When Philip Roth published his collection of stories, Goodbye, Columbus, in 1959, the book was generously praised and I was among the reviewers who praised it. Whatever modulations of judgment one might want now to propose, it is not hard to see why Roth should have won approval. The work of a newcomer still in his twenties, Goodbye, Columbus bristled with a literary self-confidence such as few writers two or three decades older than Roth could command. His stories were immediately recognizable as his own, distinctive in voice, attitude, and subject; they possessed the lucidities of definition, though I would now add, lucidities harsh and grimacing in their over-focus. None of the fiction Roth has since published approaches this first collection in literary interest; yet, by no very surprising turn of events, his reputation has steadily grown these past few years, he now stands close to the center of our culture (if that is anything for him to be pleased about), and he is accorded serious attention both by a number of literary critics and those rabbis and Jewish communal leaders who can hardly wait to repay the animus he has lavished upon them. At least for a moment or two, until the next fashion appears, we are in the presence not only of an interesting writer but also a cultural "case."…
What one senses … in the stories of Goodbye, Columbus is an enormous thrust of personal and ideological assertiveness. In the clash which, like Jacob with his angel, the writer must undertake with the world around him—and, unlike Jacob, must learn when and how to lose—there can be little doubt that Roth will steadily pin his opponent to the ground. His great need is for a stance of superiority, the pleasure, as Madison Avenue puts it, of always being "on top of it." (Perhaps he should have been a literary critic.) Only rarely do his fictions risk the uncharted regions of imaginative discovery; almost all his work drives a narrative toward cognitive ends fixed in advance….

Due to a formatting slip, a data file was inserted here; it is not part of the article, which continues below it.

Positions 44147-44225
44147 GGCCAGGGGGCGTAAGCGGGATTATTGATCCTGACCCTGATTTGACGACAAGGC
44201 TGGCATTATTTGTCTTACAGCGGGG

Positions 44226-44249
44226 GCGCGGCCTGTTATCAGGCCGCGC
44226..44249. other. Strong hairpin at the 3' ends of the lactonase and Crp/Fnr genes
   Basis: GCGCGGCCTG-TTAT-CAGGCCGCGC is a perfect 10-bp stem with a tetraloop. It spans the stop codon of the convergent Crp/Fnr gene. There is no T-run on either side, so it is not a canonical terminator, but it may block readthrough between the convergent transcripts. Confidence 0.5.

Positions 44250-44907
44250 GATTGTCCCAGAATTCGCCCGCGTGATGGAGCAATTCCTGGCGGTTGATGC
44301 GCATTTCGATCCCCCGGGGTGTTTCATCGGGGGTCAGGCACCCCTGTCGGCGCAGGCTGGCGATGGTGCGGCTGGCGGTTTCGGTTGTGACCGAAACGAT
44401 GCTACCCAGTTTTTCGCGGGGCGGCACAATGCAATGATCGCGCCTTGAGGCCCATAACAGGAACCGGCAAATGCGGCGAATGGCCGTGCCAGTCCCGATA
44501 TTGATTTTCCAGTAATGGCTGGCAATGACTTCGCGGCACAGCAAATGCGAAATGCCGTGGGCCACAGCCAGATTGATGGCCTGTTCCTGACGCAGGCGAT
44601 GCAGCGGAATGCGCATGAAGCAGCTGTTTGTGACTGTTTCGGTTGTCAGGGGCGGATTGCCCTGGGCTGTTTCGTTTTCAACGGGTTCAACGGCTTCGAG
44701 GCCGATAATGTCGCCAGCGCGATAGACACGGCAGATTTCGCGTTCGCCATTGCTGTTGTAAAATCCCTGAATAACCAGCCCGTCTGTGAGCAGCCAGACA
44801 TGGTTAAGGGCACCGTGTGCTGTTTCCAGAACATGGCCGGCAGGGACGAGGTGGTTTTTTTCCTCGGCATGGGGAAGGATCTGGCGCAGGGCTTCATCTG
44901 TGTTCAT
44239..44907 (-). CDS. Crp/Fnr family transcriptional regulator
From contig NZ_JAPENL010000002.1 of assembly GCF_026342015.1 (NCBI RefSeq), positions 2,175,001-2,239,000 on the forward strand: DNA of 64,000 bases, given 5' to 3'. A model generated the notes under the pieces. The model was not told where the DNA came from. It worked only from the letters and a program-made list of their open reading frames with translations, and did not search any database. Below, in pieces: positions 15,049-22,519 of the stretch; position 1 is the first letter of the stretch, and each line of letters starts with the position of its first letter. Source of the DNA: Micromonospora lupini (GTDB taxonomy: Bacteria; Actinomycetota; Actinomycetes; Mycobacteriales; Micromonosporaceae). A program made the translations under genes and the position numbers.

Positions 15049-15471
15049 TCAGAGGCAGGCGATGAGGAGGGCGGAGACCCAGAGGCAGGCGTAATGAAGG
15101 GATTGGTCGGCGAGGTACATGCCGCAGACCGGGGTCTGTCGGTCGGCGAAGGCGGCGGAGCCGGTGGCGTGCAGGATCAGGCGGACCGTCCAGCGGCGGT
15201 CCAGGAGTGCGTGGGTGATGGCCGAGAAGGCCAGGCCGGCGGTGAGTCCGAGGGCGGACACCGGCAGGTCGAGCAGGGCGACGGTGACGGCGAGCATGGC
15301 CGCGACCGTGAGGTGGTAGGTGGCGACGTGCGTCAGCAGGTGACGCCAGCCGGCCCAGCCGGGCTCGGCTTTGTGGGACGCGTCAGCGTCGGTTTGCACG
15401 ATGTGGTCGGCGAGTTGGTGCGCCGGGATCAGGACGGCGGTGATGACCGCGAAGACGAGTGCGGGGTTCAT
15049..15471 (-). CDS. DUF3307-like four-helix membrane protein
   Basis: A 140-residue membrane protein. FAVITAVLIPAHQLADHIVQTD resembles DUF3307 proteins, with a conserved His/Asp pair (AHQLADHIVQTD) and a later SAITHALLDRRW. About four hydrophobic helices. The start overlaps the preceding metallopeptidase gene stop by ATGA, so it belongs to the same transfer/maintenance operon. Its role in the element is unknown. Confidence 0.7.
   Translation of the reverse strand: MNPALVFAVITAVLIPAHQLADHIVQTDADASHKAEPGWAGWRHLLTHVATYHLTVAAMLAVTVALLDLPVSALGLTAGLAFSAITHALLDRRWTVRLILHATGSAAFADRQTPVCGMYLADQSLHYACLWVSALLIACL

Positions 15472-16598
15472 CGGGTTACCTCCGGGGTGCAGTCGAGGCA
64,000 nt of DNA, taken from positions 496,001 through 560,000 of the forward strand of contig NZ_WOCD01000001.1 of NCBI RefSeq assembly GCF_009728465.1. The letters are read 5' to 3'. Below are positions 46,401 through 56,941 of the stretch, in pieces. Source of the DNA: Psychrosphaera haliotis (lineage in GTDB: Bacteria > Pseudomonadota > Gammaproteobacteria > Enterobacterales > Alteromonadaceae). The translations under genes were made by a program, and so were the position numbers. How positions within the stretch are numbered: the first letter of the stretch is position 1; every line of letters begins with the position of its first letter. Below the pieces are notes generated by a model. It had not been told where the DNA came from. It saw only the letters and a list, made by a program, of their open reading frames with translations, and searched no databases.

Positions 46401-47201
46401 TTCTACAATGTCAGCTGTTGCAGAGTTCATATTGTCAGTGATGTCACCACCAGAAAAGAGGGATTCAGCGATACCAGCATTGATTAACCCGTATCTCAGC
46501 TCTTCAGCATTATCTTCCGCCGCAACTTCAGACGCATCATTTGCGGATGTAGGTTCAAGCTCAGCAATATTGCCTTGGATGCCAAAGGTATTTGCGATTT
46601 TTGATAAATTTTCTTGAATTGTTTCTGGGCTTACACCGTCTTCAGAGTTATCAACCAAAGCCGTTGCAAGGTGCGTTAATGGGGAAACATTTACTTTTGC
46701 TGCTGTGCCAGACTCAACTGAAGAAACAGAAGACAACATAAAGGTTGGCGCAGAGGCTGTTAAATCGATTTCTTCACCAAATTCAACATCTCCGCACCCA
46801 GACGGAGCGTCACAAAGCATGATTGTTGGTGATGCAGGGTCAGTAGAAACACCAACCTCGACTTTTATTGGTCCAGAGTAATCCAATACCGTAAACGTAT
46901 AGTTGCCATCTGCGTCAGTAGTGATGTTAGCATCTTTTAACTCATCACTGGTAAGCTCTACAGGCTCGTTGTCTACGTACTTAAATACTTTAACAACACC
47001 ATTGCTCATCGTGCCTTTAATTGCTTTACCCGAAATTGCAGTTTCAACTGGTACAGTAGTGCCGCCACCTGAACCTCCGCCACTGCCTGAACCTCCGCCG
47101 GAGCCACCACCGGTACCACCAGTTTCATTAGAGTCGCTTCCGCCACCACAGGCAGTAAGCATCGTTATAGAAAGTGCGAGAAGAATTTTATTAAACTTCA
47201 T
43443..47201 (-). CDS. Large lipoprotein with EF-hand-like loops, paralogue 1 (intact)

What is almost always central in Roth's stories is their "point," their hammering of idea, and once that "point" is clear, usually well before a story's end, the portrayal starts to pale….
This kind of tendentiousness mars a number of Roth's fictions, especially those in which a first-person narrator—Neil Klugman, Alex Portnoy—swarms all over the turf of his imaginary world, blotting out the possibility of multiple perspective….
And as for those of Roth's stories that avoid the looseness of the first-person narrative, his own authorial voice quickly takes over, becoming all but indistinguishable from a first-person narrator, raucous, self-aggrandizing, and damned sure that the denouement of his story will not escape the grip of his will….
Neither before nor after "Defender of the Faith" has Roth written anything approaching it in compositional rigor and moral seriousness. It may, however, have been the presence of this story in Goodbye, Columbus that led reviewers, including myself, to assume that this gifted new writer was working in the tradition of Jewish self-criticism and satire…. But now, from the vantage point of additional years, I think it clear that Roth, despite his concentraton on Jewish settings and his acerbity of tone, has not really been involved in this tradition. For he is one of the first American-Jewish writers who finds that it yields him no sustenance, no norms or values from which to launch his attacks on middle-class complacence.
This deficienty, if deficiency it be, need not be a fatal one for a Jewish writer, provided he can find sustenance elsewhere, in other cultures, other traditions. But I do not see that Roth has—his relation to the mainstream of American culture, in its great sweep of democratic idealism and romanticism, is decidedly meager. There is no lack of critical attitude, or attitudinizing, in Roth's stories, but much of it consists of the frayed remnants of cultural modernism, once revolutionary in significance but now reduced to little more than the commonplace "shock" of middlebrow culture….